By Jenny Neyman
Pilot bread is a point of pride in the heritage of Alaska food culture, but it no longer has to be a pantry provision. Powdered eggs, canned vegetables, dried fruit, wilted iceberg lettuce and other easily transportable, engineered-to-last food options are increasingly just staples of memory for Alaskans, rather than ingredients for today’s dinner.
In their place are locally grown, organic vegetables, varieties of produce that weren’t seen on the shelves of even the fanciest city stores a decade ago, and eggs so fresh the chicken hasn’t even missed them yet.
The trend toward agriculture continues to flourish in the state, expanding capacity to meet the growing demand of consumers for food that is fresh, organic and local. But that doesn’t mean more large-scale, 100-acre commercial operations. Rather, as with most things Alaskan, it’s individualized and localized, cultivated with equal parts ingenuity and I’ve-got-the-will-so-get-out-of-my-way determination.
“The growth in agriculture in Alaska is small farmers, that’s where it’s all happening,” said Danny Consenstein, executive director of USDA’s Farm Service Agency in Alaska.
It’s in backyards turned into raised beds. It’s in farmer’s markets. It’s in CSA — community supported agriculture — subscriptions for boxes of seasonal produce. It’s in farmers marketing directly to restaurants and other consumers. It’s in recreational gardeners scaling up from personal consumption to commercializing their harvest, and in more people giving growing a try.
“Maybe if this was Iowa it would be different, but that’s all we are is new farmers. We don’t have a long agricultural history and much of that generations of family culture of farming. And I think it fits us because Alaskans are, I think, kind of natural entrepreneurs, natural pioneers. We’re gonna do it, we’ll figure it out, we’ll clear that land and grow some potatoes,” Consenstein said.
It’s in people like Velma Bittick, of south Soldotna, who is working on scaling up to 2 acres in production at her place on Echo Lake Road.
“The last three to four years I told my husband I wanted to get back into my true love. I call gardening my drug of choice,” she said.
Bittick comes from generations of farmers, raised on a farm in Idaho. She and her first husband, deceased, worked in agriculture themselves until his respiratory condition required them to liquidate their farming operation in the Boise Valley and move to a colder climate. He’d worked on the oil pipeline, so they chose Alaska. They moved up in 1982.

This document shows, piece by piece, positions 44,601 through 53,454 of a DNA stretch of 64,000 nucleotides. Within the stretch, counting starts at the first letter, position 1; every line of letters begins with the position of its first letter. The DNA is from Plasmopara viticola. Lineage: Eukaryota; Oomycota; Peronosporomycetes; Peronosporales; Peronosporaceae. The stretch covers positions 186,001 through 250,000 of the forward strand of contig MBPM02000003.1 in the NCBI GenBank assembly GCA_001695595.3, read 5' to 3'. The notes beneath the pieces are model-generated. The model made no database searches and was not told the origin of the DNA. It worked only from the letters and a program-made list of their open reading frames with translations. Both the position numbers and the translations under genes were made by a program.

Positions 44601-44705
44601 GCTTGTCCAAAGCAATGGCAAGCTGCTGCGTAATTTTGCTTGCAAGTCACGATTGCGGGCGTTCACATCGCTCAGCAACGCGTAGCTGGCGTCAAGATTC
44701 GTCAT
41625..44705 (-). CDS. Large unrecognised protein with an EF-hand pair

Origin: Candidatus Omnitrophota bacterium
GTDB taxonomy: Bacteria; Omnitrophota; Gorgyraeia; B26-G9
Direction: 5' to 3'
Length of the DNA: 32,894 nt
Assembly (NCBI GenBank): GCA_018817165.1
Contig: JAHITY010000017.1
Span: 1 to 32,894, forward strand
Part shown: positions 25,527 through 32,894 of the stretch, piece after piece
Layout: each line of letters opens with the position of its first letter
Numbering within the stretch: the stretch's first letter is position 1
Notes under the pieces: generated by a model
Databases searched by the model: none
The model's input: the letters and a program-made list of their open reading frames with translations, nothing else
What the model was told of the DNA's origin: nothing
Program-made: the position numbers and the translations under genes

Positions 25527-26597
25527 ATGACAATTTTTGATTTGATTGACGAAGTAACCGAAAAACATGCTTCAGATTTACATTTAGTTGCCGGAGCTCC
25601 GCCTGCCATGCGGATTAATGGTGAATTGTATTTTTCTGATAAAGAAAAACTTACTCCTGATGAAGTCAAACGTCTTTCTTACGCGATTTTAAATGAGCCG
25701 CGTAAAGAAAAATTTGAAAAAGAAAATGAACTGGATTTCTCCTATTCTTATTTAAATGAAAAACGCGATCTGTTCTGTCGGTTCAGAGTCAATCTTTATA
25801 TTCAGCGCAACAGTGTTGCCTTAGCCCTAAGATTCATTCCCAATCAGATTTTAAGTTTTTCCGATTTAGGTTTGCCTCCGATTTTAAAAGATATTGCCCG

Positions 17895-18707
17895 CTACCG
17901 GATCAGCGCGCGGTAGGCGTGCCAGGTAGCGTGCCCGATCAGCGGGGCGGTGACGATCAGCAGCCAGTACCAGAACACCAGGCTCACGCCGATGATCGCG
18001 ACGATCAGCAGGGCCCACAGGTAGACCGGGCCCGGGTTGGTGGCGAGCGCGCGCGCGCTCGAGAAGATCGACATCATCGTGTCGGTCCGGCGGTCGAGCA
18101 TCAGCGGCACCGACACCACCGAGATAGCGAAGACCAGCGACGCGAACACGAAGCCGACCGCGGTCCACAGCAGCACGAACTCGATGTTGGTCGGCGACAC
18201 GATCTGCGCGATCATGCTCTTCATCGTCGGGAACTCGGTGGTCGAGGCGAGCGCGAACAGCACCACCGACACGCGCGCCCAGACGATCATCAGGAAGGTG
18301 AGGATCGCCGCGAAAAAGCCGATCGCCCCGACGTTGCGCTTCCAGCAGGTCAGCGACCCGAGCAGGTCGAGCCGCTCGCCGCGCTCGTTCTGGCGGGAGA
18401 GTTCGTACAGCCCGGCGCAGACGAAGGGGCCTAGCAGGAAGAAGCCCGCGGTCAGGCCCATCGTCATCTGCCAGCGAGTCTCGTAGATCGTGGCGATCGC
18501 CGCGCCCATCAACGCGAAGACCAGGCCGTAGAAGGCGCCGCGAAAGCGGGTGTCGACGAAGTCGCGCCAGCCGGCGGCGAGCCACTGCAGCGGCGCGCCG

Now 67, Bittick retired from catering work and jobs in retail management about 10 years ago. She and her husband, Tom Gotcher, traveled, fished and otherwise enjoyed retirement, and about four years ago Bittick got the itch to expand her home garden — berries, perennials and some vegetables — into something more substantial.
Thanks to the USDA National Resource Conservation Service’s grant program to help Alaska growers install high tunnels, which greatly lengthen the growing season and increase production, Bittick’s operation is flourishing. She put in a 64-by-30-foot high tunnel in 2012 and a 20-by-30-foot high tunnel this year and has used a 10-by-20-foot high tunnel for home production. About an acre of their 6-acre property on Echo Lake is currently in production, with another cleared and ready for production next year.
“When I first started gardening I gave a lot away — kept my family in vegetables and stuff,” she said. “My husband and I strive for 85 percent of our own food production — with hunting, fishing and growing. I haven’t figured out how to grow elbow macaroni yet. But we pretty much eat what we grow and try to market the rest of it.”
At first she sold just to neighbors.
“I kind of developed a market as I went along through word of mouth. Marketing is a problem sometimes because of the time involved, but if you’ve got happy clientele they spread the word,” she said. “I was pretty successful with getting rid of everything I grew, but my production has gone up.”
And what does “gone up” mean, exactly? Well, various berries, six kinds of carrots, four kinds of beets, six kinds of onions, 12 kinds of potatoes, seven kinds of winter squash, five kinds of green beans, 11 kinds of summer squash, five kinds of cauliflower, five kinds of cabbage, three kinds of broccoli and 31 kinds of tomatoes.
“I like an assortment,” she said.
On Monday she and her husband picked only a few of their 18 winter squash plants and already had 228 pounds of produce.